Gross Income 350 000  
Personal Allowance 6 475  
Taxable Income 343 525  
First £37 400 @ 20% 7 480  
Next £112 600 @ 40% 45 040  
Remaining £193 525 @ 50% 96762.50  
Total tax 149 282.50  
Net Income 194 242.50 = £16186.88/month
Reduction on year 19 532.50 = £1 612.71/month (9.06%)

Now, a reduction of over £1 600 per month looks immense from the point of view of those of us who can only dream of earning that much in a month, but look at it in the context of Mr Shandie-Hand's total income level, and then ask yourself this:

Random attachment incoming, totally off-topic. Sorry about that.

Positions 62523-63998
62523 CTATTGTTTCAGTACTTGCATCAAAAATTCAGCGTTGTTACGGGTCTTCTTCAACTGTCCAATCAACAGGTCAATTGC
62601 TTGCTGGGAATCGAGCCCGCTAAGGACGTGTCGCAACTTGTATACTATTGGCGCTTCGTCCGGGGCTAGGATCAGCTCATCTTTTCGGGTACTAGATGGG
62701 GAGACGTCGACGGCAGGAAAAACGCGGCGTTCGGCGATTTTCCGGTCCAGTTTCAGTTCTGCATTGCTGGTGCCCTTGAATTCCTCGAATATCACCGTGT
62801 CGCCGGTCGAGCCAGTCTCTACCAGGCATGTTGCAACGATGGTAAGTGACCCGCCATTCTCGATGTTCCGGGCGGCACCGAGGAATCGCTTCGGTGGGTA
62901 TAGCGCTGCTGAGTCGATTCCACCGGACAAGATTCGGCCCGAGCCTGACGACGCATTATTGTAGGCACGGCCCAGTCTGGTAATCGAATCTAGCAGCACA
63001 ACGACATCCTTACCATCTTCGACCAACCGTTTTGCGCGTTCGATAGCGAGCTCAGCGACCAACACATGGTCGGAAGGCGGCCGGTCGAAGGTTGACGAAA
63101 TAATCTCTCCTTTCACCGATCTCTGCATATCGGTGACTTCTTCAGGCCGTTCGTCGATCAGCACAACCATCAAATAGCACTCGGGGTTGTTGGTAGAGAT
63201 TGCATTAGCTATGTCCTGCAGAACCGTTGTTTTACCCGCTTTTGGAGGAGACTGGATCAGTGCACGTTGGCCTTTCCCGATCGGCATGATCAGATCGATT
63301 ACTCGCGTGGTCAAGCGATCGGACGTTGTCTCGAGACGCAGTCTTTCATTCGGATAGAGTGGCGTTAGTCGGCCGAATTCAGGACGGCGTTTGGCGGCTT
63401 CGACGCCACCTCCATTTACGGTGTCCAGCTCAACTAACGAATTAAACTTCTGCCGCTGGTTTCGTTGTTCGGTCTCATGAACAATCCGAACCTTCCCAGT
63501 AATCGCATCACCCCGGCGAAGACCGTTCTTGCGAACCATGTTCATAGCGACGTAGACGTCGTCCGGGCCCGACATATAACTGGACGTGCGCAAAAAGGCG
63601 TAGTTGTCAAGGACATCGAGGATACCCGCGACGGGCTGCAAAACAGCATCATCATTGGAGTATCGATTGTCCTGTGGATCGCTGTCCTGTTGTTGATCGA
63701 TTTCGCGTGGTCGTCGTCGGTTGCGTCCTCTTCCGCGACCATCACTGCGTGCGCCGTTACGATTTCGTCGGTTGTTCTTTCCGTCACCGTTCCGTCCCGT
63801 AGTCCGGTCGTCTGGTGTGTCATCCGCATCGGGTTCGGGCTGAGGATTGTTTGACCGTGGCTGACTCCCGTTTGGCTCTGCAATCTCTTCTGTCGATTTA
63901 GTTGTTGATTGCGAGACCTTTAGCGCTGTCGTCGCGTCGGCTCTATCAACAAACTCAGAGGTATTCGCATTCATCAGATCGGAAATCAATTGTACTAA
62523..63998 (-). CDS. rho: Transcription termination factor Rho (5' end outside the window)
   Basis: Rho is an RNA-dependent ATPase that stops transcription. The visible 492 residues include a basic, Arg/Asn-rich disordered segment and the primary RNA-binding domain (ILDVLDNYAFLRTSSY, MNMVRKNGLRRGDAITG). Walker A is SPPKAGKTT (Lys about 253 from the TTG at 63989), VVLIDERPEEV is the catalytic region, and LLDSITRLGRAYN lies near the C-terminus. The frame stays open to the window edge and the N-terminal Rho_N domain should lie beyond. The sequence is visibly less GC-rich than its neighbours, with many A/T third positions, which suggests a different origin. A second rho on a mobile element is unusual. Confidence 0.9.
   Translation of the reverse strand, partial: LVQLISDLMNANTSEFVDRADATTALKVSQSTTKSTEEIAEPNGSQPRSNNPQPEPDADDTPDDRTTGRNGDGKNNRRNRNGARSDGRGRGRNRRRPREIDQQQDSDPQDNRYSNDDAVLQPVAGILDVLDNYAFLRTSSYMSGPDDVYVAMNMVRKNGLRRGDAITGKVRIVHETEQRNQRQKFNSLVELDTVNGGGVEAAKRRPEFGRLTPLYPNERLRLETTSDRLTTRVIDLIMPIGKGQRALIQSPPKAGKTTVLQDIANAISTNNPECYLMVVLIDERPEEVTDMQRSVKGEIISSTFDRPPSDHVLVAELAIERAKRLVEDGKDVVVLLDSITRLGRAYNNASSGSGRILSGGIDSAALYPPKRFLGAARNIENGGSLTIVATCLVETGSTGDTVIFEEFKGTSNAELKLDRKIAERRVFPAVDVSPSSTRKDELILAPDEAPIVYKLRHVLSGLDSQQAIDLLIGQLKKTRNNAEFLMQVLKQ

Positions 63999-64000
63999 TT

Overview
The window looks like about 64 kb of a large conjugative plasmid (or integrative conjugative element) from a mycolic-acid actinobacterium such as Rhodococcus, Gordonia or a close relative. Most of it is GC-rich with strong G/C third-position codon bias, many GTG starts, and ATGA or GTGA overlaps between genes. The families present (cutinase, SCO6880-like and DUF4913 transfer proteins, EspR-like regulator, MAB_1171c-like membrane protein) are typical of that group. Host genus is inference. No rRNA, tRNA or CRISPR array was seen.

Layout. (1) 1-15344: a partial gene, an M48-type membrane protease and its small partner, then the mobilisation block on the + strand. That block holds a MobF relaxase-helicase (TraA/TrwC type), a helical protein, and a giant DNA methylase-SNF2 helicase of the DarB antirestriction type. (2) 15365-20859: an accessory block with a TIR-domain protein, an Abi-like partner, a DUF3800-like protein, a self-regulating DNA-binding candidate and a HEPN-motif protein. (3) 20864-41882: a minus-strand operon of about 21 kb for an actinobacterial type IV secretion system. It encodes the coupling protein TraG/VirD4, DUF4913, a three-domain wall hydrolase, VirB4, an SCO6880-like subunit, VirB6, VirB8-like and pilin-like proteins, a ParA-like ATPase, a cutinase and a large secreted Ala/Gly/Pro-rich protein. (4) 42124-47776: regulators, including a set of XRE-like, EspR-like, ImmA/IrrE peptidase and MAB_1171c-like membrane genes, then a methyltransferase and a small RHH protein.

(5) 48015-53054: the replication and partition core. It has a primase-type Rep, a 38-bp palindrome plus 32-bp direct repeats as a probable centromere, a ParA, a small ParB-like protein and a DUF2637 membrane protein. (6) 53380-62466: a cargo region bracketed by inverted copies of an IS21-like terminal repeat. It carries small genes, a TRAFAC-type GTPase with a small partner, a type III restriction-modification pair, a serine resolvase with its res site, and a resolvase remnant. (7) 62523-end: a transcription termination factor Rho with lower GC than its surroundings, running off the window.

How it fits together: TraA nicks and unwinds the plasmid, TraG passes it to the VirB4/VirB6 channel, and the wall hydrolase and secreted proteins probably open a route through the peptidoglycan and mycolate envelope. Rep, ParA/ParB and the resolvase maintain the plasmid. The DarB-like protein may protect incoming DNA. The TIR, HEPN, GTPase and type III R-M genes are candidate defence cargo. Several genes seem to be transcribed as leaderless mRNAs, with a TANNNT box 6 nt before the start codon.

What the f*ck are these people WHINGEING about? Is Jeremy going to have to take dear little Jake and darling little Anjelika out of their private schools and send them up chimneys to earn a living? Does the future hold nothing for them all but living in a cardboard box (Harrods, with gazebo, natch) somewhere round the back of Horse-Guards' Parade? If so, then he can't even handle his own finances properly, let alone be trusted with anyone else's wealth.

So all I can say to these poor, downtrodden victims of The Politics Of Envy is this: you helped cause all this, so it's right that you should shoulder some of the responsibility rather than have all of it lumped on those of us who never benefitted from your Casino Culture.

And if you can't face that, then piss off to Dubai - and mind the revolving door doesn't bruise your arse on the way out!